Thursday, June 30, 2016

For Some at Wimbledon, Nike’s Dress Just Doesn’t Do It

For the female tennis players wearing Nike at Wimbledon, one style did not fit all.

Instead of the typical outfits Nike offers most players who are paid to wear its apparel, the company issued a loosely hanging, short dress. It was white, in accordance with Wimbledon’s dress code. But it was not exactly ideal for competitive tennis, according to several players. Wardrobe changes have ensued.

“When I was serving, it was coming up, and I felt like the dress was just everywhere,” Rebecca Peterson of Sweden said. “In general, it’s quite simple, the dress, but it was flying everywhere.”

Peterson played with a long-sleeved shirt over her dress to hold the dress somewhat in place.

Katie Boulter improvised by tying a headband around her waist to serve as a belt, which held the fabric somewhat more in place. Lucie Hradecka wore leggings underneath the dress, effectively turning it into a shirt.

Hradecka’s coach, Jiri Fencl, said Hradecka had felt cold in the cool English summer with only the light dress on, and had expressed some concerns about playing in the dress instead of her normal, more form-fitting competition apparel, especially given her two-handed groundstrokes and the crouching she does in doubles.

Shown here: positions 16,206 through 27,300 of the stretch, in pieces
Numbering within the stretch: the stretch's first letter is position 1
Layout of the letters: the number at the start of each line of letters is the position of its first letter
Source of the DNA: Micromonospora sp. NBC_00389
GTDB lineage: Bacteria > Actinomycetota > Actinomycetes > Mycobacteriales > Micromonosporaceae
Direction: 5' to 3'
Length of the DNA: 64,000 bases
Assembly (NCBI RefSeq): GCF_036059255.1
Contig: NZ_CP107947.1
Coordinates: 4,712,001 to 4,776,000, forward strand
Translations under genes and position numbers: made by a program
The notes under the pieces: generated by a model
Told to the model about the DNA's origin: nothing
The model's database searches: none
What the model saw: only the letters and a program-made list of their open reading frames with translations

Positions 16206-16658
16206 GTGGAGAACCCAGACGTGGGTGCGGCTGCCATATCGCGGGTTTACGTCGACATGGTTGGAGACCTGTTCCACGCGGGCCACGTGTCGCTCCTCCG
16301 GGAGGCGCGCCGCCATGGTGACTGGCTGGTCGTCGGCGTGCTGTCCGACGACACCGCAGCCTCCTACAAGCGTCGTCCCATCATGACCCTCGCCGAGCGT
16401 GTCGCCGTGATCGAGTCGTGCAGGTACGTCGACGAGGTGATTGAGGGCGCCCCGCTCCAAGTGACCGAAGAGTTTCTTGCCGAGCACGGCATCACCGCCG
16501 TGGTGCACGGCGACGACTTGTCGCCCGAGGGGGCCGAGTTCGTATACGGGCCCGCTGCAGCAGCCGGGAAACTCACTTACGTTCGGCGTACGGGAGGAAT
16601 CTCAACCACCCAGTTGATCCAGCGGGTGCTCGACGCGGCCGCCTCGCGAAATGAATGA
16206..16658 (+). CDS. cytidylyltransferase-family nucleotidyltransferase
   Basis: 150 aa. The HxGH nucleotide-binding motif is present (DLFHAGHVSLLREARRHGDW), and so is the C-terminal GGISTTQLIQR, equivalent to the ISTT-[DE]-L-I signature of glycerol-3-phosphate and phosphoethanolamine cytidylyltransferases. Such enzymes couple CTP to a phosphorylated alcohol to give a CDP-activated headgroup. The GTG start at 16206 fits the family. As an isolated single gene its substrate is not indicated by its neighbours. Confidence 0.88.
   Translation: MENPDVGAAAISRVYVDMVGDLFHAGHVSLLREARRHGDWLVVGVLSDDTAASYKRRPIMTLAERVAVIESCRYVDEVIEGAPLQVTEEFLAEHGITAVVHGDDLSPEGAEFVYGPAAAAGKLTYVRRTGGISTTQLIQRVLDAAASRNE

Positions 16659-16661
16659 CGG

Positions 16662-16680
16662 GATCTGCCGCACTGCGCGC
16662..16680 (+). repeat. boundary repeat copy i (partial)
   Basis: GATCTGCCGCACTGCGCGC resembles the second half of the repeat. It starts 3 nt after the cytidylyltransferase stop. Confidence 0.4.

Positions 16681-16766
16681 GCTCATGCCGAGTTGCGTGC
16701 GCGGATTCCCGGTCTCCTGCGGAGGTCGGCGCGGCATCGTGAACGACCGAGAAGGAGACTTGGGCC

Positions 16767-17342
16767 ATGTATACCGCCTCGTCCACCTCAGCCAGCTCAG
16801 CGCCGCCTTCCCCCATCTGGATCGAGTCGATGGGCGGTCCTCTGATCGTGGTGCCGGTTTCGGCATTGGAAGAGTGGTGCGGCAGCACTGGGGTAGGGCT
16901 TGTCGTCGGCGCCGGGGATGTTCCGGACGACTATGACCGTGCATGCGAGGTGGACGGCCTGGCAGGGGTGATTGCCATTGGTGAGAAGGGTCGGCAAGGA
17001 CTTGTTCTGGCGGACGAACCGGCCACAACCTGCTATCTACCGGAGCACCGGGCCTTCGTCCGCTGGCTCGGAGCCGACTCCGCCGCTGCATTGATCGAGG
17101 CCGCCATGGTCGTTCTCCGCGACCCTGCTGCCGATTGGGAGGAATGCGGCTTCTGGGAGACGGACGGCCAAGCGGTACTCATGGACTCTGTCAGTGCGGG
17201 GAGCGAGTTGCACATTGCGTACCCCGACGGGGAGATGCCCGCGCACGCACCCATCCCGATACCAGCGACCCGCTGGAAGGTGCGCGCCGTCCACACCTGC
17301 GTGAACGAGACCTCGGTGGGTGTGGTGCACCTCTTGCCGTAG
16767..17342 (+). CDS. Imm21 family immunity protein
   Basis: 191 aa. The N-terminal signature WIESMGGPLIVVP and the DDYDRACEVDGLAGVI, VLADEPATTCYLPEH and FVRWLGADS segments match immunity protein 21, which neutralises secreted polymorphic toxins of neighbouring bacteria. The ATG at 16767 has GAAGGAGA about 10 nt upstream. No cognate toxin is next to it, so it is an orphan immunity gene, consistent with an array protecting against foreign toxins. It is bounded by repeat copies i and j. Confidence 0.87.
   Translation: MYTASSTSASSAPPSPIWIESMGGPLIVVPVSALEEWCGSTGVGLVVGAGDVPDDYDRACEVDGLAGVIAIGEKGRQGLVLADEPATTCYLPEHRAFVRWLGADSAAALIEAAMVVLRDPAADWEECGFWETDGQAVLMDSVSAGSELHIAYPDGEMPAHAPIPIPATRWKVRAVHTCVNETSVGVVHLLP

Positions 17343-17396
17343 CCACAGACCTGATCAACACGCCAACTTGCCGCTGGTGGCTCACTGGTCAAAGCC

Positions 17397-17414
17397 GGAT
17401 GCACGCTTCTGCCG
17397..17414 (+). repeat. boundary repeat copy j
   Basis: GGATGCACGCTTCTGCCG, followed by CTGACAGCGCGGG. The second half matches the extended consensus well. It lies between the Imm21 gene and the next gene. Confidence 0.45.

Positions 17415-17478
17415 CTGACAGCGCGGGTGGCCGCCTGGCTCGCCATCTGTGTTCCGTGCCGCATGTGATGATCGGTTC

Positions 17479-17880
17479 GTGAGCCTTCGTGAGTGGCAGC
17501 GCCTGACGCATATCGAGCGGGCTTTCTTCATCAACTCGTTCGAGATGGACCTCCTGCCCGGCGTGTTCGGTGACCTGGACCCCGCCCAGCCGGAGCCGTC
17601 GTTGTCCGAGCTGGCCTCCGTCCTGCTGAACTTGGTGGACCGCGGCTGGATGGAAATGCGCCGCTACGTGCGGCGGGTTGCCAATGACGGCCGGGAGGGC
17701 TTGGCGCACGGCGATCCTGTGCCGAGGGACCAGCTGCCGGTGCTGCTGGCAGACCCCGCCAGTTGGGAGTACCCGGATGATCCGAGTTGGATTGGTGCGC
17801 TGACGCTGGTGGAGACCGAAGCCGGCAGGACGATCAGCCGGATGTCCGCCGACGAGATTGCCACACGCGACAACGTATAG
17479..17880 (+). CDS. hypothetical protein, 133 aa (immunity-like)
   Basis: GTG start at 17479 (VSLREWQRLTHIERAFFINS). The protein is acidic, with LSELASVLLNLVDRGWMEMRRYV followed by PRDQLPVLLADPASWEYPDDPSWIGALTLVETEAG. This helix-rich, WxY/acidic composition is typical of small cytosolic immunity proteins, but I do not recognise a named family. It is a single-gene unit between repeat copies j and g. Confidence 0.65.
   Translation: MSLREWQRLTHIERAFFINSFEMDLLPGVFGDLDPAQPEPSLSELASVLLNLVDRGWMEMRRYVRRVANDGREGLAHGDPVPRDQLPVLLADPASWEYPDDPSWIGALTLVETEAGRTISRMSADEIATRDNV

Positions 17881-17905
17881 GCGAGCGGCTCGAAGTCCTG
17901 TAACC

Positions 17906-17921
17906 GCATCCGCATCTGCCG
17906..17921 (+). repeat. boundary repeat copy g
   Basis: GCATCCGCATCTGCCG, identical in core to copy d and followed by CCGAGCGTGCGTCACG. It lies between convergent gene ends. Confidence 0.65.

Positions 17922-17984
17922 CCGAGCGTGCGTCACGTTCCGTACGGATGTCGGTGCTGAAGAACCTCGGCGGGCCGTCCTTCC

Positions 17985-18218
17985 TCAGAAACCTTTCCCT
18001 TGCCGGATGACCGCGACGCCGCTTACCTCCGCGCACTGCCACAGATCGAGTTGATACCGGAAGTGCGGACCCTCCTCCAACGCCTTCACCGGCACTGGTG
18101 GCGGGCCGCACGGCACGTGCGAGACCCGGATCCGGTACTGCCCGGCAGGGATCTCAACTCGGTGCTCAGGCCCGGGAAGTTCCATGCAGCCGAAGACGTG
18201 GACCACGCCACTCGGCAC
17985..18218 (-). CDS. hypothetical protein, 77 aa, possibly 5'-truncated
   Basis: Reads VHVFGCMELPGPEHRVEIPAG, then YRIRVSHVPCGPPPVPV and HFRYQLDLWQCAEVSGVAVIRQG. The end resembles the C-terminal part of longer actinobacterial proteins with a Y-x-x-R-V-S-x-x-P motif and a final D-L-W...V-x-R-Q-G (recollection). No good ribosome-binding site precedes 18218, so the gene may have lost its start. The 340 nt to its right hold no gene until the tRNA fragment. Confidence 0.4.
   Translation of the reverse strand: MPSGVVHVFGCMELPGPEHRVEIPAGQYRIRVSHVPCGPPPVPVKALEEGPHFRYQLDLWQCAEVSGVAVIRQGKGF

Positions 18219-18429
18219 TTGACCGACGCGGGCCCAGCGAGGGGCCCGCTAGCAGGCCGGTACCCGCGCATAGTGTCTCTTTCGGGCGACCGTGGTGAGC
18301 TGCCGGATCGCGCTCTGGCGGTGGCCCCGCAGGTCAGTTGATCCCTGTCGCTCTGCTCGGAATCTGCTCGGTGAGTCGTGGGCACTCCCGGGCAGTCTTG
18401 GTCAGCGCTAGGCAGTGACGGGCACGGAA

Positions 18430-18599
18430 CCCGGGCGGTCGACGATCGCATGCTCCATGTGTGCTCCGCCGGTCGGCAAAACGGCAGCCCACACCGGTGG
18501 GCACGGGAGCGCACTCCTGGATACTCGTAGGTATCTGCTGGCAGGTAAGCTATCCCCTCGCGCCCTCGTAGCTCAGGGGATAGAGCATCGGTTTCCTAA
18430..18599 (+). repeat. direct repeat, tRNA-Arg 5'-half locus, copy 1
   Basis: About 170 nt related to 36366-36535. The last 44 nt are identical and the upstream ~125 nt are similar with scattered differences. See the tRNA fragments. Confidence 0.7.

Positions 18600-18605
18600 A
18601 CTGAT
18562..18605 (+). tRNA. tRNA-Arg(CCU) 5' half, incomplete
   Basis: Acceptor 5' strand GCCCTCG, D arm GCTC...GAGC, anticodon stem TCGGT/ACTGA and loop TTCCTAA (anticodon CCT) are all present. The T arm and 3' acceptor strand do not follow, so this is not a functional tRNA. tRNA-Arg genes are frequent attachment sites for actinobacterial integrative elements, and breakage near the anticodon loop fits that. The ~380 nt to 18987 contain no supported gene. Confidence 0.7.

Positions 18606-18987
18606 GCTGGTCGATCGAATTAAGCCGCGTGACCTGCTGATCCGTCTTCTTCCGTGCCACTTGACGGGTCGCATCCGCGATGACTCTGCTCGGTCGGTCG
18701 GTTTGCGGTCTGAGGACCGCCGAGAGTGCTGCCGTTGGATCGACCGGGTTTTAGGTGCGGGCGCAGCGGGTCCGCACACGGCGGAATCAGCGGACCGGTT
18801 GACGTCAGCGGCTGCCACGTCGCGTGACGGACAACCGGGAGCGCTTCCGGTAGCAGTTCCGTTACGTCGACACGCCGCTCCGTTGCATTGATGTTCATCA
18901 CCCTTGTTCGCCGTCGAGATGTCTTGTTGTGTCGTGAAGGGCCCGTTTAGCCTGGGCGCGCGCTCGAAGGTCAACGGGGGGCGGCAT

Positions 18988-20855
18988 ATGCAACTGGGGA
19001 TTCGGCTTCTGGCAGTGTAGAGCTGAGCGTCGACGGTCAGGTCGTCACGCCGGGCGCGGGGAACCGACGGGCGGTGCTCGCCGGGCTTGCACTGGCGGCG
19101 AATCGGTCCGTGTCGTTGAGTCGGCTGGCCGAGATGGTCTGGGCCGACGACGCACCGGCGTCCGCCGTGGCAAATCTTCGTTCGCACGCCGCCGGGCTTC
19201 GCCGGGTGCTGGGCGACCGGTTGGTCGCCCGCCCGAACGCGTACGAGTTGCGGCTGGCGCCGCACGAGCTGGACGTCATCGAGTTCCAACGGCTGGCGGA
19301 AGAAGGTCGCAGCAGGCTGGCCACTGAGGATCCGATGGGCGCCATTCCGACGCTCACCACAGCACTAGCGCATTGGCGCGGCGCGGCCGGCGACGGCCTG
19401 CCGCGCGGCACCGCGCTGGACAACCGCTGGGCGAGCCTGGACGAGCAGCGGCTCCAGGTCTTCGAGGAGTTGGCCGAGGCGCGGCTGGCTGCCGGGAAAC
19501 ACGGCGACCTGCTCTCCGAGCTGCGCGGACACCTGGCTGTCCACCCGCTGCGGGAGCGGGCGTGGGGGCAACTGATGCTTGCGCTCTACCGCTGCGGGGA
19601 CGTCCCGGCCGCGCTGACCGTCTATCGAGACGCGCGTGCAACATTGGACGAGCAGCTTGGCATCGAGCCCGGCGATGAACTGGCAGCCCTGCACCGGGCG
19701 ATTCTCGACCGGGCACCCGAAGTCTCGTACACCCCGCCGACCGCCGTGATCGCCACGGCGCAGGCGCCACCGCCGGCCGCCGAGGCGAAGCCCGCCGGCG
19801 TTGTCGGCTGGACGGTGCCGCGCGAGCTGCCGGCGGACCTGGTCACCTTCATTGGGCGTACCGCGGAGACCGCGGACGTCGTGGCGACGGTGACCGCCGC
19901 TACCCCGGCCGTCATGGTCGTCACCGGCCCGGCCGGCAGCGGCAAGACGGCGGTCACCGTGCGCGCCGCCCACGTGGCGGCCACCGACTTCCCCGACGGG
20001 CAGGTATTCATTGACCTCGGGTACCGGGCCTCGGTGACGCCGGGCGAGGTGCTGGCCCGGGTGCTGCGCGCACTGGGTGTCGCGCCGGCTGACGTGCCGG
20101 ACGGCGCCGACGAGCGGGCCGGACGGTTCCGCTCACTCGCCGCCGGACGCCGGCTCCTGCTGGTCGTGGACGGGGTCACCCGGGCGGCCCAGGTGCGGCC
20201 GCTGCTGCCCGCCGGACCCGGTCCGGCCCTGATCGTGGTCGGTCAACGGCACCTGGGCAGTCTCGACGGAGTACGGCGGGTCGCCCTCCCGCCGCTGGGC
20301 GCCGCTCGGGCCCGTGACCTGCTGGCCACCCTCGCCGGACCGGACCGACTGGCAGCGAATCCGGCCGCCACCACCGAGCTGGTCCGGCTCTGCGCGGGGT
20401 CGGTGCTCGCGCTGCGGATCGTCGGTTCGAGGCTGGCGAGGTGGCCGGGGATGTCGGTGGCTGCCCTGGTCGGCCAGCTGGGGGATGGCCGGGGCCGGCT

“That was the first dress she ever tried on in practice,” Fencl said. “She saw it was very short and that it flies, so she was trying it. Sometimes, with two hands you can grab the dress if it flies a lot. I think every player was like, ‘Hmm, that’s short.’ She was worried about it in doubles, too, because when you get up from I-formation, you can grab it.”

This was not what Nike had in mind. In a news release distributed before the tournament, the company touted the dress: “NikeCourt female team athletes will compete in the one-piece NikeCourt Premier Slam Dress, which represents a departure from the skirt-top combinations worn in previous Grand Slams.” The release said: “Despite the traditional aesthetic, the dress features modern design elements such as power pleats and racerback construction, which work in tandem to enable the athlete’s movement.”

But once put to the test during qualifying last week, the dress quickly proved problematic. It was largely shapeless, with long fabric hanging freely in the front and back. It most resembled the “babydoll” style, developed in 1942 by the New York designer Sylvia Pedlar to cope with wartime fabric shortages — and is more commonly associated with lingerie and sleepwear than athletic performance.

by Ben Rothenberg,  NY Times |  Read more:
Image: Cal Sport Media, via Associated Press